Building approvals in Australia continued to slow in September 2021 driven by the continued normalisation of dwelling approvals, according to the latest estimates of the Australian Bureau of Statistics (ABS). Dwelling approvals have surged over the course of the pandemic, with residential demand bolstered by government initiatives, such as HomeBuilder, as well as record low lending rates and the Reserve Bank of Australia’s accommodative monetary stance. The recent slowing of dwelling approvals is predominantly due to falling house approvals, which are regressing to normal levels following their peak in April 2021. This surge of house approvals was owing mainly to the jump in demand generated by the HomeBuilder scheme, with house approvals rising to a record high in April, the month the scheme’s extended deadline came to an end.
On a seasonally adjusted basis, dwelling approvals fell by 4.3% to 18,090 in September 2021, down from 18,909 in August. The fall in September was entirely due to a 16.1% decrease of house approvals, which fell to 10,275 from 12,251 in August, outweighing a 17.4% increase of non-house dwelling approvals, which rose to 7,815 from 6,658. By value, residential approvals, including renovation works, fell by 11.1% to AUD7.2 billion (US$5.3 billion) in September, down from AUD8.1 billion (US$5.9 billion) in August. In comparison to September 2020, dwelling approvals were up by 21.2% in September 2021, due entirely to a 44.9% rise in non-house dwelling approvals; house approvals recorded their first Y-o-Y contraction since June 2020, a fall of 3.5%. By value, residential approvals increased by 20.6% YoY in September 2021.
Despite the slowing of dwelling approvals in recent months, residential demand is expected to remain strong through 2022, underpinning growth in the residential construction sector. New housing loan commitments to owner-occupiers and investors remain elevated in comparison to both 2020 and pre-pandemic, though the growth of owner-occupier commitments has begun to slow in recent months. New owner-occupier housing loan commitments rose by 19.6% YoY, to AUD21 billion (US$15.3 billion), in September 2021. New investor housing loan commitments rose by 83.2% YoY, to AUD9.6 billion (US$7 billion). Historically low lending rates are likely to persist in the near term, further bolstering housing credit demand, with weaker than expected employment figures in October lending further support to the RBA’s commitment to maintain its cash rate target at 0.1%. The fear of missing out on the current availability of cheap housing credit, with an earlier rise in interest rates increasing in likelihood due to stronger than expected inflationary pressures, will further drive residential demand in the short term.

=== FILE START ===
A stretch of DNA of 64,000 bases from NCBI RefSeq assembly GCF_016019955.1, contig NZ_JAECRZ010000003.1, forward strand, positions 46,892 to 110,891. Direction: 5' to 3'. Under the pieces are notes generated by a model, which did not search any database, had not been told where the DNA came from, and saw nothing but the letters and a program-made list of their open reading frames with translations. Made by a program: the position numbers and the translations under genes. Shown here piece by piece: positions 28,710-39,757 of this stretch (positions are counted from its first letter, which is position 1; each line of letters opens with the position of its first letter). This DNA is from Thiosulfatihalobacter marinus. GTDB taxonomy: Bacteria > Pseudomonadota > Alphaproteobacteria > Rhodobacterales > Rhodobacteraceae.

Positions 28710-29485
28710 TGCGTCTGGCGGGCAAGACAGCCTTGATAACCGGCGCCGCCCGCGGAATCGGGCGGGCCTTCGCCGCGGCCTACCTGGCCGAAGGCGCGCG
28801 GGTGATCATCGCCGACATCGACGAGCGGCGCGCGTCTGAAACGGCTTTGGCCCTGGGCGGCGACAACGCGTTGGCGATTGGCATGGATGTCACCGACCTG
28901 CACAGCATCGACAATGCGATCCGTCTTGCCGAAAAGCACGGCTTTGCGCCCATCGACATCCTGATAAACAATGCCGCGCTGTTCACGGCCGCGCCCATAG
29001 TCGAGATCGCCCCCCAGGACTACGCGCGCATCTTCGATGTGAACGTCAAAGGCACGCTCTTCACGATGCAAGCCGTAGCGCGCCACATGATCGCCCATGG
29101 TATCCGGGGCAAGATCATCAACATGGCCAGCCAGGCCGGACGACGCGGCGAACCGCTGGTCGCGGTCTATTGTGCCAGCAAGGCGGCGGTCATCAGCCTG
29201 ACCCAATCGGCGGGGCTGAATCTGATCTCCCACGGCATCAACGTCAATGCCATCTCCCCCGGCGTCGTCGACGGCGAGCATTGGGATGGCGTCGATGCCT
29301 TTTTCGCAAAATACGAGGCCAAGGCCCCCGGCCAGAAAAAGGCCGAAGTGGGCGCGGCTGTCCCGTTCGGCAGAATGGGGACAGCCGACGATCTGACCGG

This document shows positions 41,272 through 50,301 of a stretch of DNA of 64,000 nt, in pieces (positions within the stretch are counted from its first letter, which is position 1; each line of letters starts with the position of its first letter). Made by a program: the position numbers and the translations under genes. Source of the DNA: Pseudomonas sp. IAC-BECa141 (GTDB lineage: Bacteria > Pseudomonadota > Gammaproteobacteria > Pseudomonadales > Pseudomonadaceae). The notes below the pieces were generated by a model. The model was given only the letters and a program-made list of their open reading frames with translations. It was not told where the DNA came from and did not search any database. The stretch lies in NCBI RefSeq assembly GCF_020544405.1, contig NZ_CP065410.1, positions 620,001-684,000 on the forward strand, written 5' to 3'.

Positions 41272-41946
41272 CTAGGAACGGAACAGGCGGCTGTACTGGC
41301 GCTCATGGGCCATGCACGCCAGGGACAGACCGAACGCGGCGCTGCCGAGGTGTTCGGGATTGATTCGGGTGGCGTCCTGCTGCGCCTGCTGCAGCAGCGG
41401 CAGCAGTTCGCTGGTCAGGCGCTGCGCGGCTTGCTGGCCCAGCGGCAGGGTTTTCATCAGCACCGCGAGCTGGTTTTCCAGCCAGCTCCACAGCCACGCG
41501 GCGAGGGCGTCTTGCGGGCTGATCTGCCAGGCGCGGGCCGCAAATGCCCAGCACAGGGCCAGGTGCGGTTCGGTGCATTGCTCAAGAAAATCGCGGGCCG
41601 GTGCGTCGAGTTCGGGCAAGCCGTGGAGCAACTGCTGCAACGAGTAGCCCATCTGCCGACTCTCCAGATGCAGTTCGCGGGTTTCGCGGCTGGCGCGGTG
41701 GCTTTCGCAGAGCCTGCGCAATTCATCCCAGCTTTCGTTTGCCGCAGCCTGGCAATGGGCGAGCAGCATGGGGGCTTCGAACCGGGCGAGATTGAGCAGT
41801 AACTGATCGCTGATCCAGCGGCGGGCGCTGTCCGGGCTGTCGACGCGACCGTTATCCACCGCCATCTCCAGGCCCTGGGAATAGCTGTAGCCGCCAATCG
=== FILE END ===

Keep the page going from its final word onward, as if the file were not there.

Downside risks for the short term growth of the residential sector include the persistence of these inflationary pressures, and the RBA’s reaction to them. Trimmed mean inflation of 2.1% was recorded in Q3 2021, a rate the RBA estimated would not be achieved until 2023. The central bank currently appears to remain committed to its 0.1% cash rate target however, though did indicate that it may be appropriate to begin to increase this target in 2023, earlier than its previous 2024 estimate. Additional downside risk includes the Australian Prudential Regulation Authority’s (APRA) decision to raise its minimum interest rate buffer to 3%, from 2.5%, which will likely exert some downwards pressure on residential demand through a tightening of credit availability.